“I want the debate in our country to be moving away from where it seems to be going,” said Leanne. “I don’t want the Tea Party people to have so much control over the [overall political] debate, which they do. The debate is moving over [to the Tea Partiers’ side] and I’m very nervous about that.”
When asked if Occupy had the potential to become a political party to oppose the Tea Party, Leanne said, “It’s beyond parties. It’s beyond even organizing people. It’s about having space for our conversations and to connect with other people because in addition to being dragged down by the economic situation, we’re dragged apart at the same time, and it’s becoming harder and harder to make connections with people.”
Julie currently works with 18- to 21-year-olds who are trying to finish high school and get jobs. “A lot of them,” she said, “don’t necessarily feel like they can take any sort of action to better their situation—other than working toward a diploma—nor do they have the time to do so because they’re working at minimum wage jobs to support children. So, I’m here to try to learn as much as I can and pass on what I see and relay stories that they might have and want to share but that they don’t feel like they have a voice to share and hopefully eventually have a space where they do.”
In addition to the unemployed and underemployed, there are lots of students, rightfully worried about the mess that awaits them after they graduate. Jen, a sophomore psychology major at Drexel who’d been at City Hall since Thursday, the first day of the protest. She said her “mind was blown” by the intelligent conversations she’s had with strangers at the demonstration. “I think that’s what this is all about,” she said. “People see that there’s a problem, they know they can’t solve it by themselves, so they come together. Today there have been triple or quadruple the amount of people there have been the last couple days.”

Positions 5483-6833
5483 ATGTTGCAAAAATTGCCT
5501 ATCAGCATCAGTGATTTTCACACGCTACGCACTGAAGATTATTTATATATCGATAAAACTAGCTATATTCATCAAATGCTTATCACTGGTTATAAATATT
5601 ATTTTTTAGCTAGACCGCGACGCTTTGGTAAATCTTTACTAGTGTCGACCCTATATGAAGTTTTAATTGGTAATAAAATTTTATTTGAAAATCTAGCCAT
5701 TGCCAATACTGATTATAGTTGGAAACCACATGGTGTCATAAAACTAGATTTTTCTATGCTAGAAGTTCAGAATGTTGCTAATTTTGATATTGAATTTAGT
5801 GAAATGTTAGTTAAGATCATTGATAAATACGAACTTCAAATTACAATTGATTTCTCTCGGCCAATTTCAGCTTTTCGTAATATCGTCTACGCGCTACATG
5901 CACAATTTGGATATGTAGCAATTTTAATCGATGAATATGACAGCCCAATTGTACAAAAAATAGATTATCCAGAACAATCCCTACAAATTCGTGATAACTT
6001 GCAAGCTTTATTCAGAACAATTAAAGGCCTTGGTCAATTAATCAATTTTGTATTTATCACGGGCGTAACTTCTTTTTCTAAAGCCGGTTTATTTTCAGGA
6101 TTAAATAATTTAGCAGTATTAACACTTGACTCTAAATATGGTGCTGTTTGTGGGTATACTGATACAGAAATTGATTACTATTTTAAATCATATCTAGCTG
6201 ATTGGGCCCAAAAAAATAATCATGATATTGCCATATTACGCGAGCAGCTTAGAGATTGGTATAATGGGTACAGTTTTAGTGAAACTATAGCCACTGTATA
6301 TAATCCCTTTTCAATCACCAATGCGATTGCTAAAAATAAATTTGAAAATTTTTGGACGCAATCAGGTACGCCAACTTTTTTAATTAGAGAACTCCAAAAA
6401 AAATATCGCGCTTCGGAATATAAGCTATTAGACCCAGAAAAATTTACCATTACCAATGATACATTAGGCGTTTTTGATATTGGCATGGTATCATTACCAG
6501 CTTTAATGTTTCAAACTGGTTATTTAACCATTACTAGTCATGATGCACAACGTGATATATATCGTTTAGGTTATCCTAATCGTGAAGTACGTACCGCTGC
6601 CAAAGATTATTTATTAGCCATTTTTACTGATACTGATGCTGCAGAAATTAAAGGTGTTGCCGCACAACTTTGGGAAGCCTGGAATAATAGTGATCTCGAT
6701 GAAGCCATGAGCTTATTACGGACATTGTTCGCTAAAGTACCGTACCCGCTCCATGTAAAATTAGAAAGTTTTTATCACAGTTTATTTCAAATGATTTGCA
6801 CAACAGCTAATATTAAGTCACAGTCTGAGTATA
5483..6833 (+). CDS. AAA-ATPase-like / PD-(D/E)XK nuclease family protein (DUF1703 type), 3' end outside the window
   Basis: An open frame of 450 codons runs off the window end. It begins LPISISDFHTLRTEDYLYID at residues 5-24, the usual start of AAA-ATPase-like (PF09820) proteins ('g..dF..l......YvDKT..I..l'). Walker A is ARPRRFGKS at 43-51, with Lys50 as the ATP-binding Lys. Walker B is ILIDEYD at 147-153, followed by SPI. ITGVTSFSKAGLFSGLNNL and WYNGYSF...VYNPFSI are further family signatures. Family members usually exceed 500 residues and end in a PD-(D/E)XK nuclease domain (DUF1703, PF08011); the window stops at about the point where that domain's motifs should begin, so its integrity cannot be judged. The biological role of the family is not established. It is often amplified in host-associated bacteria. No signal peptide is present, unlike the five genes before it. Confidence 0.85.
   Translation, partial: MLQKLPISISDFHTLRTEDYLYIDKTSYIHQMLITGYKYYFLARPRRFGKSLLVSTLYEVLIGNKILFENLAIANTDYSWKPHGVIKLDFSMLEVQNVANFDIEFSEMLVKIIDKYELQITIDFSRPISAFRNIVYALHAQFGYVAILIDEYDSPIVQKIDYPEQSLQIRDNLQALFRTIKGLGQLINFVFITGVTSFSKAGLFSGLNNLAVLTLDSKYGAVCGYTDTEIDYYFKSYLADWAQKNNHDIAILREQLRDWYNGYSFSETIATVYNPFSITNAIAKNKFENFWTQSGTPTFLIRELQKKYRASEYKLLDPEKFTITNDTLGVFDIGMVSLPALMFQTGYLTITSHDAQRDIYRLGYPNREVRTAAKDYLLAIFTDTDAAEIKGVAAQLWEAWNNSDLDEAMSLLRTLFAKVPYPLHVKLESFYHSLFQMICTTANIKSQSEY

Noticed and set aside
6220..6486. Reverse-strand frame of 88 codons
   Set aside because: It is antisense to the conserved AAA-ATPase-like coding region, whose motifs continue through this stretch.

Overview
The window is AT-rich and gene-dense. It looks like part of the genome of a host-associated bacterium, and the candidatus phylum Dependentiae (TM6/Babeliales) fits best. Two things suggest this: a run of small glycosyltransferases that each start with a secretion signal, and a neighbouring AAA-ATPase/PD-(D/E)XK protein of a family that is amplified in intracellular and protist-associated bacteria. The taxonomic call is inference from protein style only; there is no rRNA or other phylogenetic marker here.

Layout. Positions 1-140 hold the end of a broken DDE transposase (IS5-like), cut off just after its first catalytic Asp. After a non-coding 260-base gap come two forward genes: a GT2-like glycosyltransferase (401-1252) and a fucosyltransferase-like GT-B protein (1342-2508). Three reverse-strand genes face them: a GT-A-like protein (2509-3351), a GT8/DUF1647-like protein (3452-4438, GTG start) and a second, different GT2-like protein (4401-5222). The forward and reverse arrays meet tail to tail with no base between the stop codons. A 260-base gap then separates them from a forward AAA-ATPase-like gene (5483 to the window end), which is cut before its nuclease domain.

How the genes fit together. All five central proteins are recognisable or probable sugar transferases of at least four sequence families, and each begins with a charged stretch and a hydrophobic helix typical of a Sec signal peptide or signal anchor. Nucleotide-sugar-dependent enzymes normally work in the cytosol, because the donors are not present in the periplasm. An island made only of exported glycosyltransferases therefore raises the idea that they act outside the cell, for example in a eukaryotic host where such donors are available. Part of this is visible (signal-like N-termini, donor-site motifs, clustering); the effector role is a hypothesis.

Jen has not even finished school, and yet already has very grown-up problems. “Now, a college education doesn’t get you a job in the end,” she said. “I’m already $40,000 in debt and I want to get my Ph.D. so I have a long road ahead of me and a lot of money I’m going to have to pay off in the end. It’s all by chance at the end, if I’m able to get a job, and if I’m able to pay it off, that’s great, but it’s looking slim.”
Heinz, a retired carpenter who doesn’t waste time mincing words, believes #OccupyPhilly is beyond the largely irrelevant partisan divides fostered by the corporate media. “There are probably some Tea Partiers here,” said Heinz. “That’s all the better. They should join us, if they hold true to their beliefs. I think we’re all taking a big screwing, and we’re all in it together—we’re the 99%.” There were Tea Partiers present, indeed, and while most participants share the universal agenda that Heinz is talking about, there are some who want to bring the focus to specific areas of concern. John Perez was there representing “Occupy the Hood,” a movement started by a black man in Brooklyn who attended Occupy Wall Street and felt that it was overwhelmingly dominated by white males. The man contacted a friend in Detroit and together they invented the sub-movement, with the intention of shedding light specifically on the economic frustrations of people in poor black neighborhoods across America. John said the group already has 7,000 members nationwide.